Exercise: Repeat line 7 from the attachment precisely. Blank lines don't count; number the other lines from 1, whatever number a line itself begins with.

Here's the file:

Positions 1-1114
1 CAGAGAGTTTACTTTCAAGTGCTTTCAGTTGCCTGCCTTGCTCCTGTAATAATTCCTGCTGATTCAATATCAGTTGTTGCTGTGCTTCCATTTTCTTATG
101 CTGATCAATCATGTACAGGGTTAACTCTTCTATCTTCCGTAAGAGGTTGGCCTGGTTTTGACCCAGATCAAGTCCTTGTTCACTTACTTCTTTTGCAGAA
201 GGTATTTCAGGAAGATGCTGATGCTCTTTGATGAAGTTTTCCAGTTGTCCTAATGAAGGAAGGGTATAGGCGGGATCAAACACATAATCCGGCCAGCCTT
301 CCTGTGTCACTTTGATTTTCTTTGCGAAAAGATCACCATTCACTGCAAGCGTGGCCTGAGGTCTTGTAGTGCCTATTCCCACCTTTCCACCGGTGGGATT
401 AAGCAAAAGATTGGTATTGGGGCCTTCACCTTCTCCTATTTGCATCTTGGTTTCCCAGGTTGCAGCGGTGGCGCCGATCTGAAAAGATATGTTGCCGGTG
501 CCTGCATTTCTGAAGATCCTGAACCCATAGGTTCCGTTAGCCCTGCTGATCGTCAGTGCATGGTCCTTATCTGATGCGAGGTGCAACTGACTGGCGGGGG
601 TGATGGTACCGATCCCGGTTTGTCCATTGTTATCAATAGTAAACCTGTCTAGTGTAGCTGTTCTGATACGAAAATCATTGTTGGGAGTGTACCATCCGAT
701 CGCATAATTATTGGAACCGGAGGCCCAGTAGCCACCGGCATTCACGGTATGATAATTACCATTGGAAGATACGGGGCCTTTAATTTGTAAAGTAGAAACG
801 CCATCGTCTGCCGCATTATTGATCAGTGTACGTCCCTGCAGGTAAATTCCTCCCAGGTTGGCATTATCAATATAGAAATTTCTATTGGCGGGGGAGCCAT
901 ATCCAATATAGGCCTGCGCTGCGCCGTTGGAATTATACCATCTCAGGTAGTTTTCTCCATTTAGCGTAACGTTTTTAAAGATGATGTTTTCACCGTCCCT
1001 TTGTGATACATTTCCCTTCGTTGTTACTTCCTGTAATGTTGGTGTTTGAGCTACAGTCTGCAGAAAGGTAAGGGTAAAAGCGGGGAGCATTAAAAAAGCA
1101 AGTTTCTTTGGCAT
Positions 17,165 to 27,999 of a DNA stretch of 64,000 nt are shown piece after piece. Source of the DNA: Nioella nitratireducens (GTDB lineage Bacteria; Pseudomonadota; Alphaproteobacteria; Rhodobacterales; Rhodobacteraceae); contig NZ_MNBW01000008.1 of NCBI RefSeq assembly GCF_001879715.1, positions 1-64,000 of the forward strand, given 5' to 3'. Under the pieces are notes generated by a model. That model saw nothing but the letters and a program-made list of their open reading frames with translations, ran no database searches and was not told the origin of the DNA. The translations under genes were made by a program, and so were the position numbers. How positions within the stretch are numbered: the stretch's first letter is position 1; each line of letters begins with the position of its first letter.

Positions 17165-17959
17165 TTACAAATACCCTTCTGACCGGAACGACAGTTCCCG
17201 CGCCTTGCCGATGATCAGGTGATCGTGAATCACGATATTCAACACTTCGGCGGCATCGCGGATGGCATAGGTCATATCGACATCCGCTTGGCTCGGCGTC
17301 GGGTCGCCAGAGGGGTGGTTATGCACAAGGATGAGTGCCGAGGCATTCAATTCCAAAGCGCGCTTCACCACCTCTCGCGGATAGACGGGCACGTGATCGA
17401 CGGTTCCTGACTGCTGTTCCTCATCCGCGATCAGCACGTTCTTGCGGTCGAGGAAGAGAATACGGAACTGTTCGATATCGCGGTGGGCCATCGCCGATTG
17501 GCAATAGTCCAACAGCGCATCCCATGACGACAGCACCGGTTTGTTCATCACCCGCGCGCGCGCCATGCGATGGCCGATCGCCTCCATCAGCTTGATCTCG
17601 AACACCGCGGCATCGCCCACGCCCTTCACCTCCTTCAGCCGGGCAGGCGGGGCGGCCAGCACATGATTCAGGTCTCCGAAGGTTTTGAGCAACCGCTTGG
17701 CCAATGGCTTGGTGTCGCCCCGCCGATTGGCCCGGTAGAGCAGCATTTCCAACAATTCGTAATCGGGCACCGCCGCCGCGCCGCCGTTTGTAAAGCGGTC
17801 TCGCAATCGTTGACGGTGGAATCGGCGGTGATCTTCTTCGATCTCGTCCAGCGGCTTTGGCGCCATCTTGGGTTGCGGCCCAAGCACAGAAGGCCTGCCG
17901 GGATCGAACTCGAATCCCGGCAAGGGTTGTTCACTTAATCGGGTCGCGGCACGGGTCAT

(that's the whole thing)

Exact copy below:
501 CCTGCATTTCTGAAGATCCTGAACCCATAGGTTCCGTTAGCCCTGCTGATCGTCAGTGCATGGTCCTTATCTGATGCGAGGTGCAACTGACTGGCGGGGG